FACTS - EQUIPMENT SUPPLIERS, SHIPYARDS ETC. THE PROFIT RATIO The profit ratio shows, how big a part of the net turnover that turns into profit, when all costs except the financial costs are subtracted. It has been calculated as the profit from operations divided by the net turnover multiplied by 100. A profit ratio of for example 4.8 per cent shows that 4.8 per cent of the net turnover is left, when all costs except the financial costs are subtracted. You can only calculate the profit ratio for the 14 companies that make their net turnover public. Seven out of the 14 companies have in 2015 had a larger profit ratio then the year before, while the other seven have had a smaller profit ratio. Odense Maritime Technology has for example had a decreasing profit ratio, although the company has had a fine growth in the profit from operations.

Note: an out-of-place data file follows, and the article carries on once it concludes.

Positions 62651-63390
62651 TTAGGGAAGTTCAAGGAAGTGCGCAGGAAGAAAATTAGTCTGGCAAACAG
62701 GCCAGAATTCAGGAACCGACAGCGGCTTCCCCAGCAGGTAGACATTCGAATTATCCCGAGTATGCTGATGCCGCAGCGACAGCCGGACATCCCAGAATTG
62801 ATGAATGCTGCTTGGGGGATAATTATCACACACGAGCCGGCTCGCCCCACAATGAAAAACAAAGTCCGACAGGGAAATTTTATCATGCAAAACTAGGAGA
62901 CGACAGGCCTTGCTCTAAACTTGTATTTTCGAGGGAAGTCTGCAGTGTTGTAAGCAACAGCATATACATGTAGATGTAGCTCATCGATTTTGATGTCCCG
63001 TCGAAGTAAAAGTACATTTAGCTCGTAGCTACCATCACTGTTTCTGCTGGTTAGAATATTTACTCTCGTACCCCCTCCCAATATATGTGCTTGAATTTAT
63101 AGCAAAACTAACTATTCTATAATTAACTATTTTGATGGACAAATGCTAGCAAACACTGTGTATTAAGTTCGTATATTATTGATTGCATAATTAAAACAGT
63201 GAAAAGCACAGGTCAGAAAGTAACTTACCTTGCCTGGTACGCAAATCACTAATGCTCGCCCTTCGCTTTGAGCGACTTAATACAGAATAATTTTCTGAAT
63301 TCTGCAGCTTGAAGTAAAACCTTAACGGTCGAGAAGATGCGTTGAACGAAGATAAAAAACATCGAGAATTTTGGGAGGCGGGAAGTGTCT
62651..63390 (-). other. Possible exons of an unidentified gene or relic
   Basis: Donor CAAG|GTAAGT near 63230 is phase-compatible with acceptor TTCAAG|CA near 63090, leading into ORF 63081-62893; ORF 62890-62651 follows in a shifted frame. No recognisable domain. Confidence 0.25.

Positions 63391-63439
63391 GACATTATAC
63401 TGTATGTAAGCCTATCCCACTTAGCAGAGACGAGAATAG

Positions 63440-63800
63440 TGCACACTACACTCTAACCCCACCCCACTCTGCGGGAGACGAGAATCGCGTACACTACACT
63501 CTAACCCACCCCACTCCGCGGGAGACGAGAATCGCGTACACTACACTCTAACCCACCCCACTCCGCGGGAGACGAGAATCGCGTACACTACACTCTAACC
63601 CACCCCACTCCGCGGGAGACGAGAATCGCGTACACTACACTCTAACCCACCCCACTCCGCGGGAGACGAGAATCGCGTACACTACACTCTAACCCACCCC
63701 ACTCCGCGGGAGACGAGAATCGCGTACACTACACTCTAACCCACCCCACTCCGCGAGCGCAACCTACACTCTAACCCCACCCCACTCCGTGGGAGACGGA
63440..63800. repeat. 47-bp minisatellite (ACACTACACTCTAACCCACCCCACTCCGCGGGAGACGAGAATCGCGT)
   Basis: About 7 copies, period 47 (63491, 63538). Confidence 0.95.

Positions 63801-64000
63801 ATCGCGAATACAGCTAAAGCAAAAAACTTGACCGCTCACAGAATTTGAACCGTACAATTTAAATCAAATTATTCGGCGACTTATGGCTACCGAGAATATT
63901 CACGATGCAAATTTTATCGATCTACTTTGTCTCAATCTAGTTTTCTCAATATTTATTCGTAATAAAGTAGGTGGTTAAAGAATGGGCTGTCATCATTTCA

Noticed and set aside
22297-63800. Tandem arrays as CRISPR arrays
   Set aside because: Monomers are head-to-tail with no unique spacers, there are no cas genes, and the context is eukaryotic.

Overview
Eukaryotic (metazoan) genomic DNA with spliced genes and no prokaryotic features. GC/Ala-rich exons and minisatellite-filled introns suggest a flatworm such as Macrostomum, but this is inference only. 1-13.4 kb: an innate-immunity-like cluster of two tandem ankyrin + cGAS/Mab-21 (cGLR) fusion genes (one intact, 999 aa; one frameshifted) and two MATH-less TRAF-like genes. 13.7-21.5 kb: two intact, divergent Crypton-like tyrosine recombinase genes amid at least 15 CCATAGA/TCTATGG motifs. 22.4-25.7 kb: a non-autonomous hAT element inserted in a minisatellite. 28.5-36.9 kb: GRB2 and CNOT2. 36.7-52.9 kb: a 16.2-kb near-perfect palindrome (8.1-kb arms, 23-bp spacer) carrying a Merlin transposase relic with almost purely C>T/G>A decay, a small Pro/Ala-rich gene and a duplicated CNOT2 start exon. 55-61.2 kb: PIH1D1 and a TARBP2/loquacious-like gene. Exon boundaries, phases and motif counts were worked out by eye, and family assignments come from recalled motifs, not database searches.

THE SOLVENCY RATIO The solvency ratio, which is also called the equity ratio, shows, how big a part of the total volume of assets that is financed by the equity. This key figure has been calculated as the equity divided by the balance sheet total multiplied by 100. Nine companies could here see an improvement, while 11 companies in 2015 had a lower solvency ratio than the year before.
THE GEARING In this analysis, the gearing is included, and it has here been calculated as the total debt divided by the equity, which shows the ratio of debt to equity. The key figure shows, how many times the debt is bigger than the equity. 11 companies had in 2015 a higher gearing than the year before, while eight companies had a smaller gearing. One company did have an unchanged gearing compared to the year before.
THE RATE OF RETURN The rate of return has been calculated as the profit from operations divided by the total volume of assets on average multiplied by 100. This key figure tells, how big a profit the company is able to generate when taken into comparison how much money is tied up in assets. Or in other words it shows the companyâ€™s ability to pay interest on the total volume of assets. In 2015, 10 maritime industrial companies have had a bigger rate of return than in 2014, while 10 companies on the contrary have had a lower rate of return.
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